Bothersome babies and breast feeding
Posted by Cate on March 11, 2009
When I read news reports like this one about Shayne Sutton being told off for leaving a council meeting to express milk for her three month old baby I honestly wonder what year we are in.
Interestingly, the matter was raised by a female pollie, Families and Community Services chairwoman Geraldine Knapp, highlighting my suspicion that women in power are often more critical of other women.
Families and Community Services chairwoman Geraldine Knapp was the first to raise the issue, accusing Cr Sutton of “arrogance and contempt” for the chamber by absenting herself.
It seems rather like a gendered attack to me. When I go to meeting at my workplace, meeting are most often interrupted by people moving their cars (to avoid a parking ticket) , a cigarette break or to attend to a mobile phone. I wonder if this is the same at council meetings, and if such interruptions are passed without comment?
The comments of Deputy Mayor Graham Quirk
“I might point out that there are other people in this chamber, other mothers who have very young children as well but are able and willing and are doing so … they’re performing their roles,”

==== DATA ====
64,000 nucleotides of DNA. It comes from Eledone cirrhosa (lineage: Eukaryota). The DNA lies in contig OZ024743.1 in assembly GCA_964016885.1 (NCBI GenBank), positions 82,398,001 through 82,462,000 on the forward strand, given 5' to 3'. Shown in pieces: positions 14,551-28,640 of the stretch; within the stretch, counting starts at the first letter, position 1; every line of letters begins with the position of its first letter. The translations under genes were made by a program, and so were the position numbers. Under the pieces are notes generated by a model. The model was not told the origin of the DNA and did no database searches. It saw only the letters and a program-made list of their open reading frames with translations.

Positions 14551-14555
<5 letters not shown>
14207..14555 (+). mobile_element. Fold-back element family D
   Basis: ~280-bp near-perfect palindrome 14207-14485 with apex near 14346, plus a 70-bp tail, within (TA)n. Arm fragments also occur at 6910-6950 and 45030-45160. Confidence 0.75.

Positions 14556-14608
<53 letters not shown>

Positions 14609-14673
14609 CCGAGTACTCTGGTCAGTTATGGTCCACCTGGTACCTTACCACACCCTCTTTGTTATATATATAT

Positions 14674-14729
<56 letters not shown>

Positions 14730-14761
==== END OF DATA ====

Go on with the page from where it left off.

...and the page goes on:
seems to liken children and their mothers are some kind of homogeneous entity where there’s a norm of quiet, subserviant babies who all require the same kind of care at all times. I have never had children but I assume that expressing milk can’t necessarily be done at set times on the clock in between meetings.
Family friendly workplace looks good on paper, but making it work in a real active sense requires a level of flexibility and support which the council seems to be devoid of. I can’t help wondering what the response would have been if she starting breast feeding during the meeting?
Further, the reality is that many women do not have access to paid maternity leave and even those who do suffer negative consequences in regard to career advancement and superannuation. This would be even more that case for an elected female politican who’s need to be in the public eye would not be helped by a lengthy absence.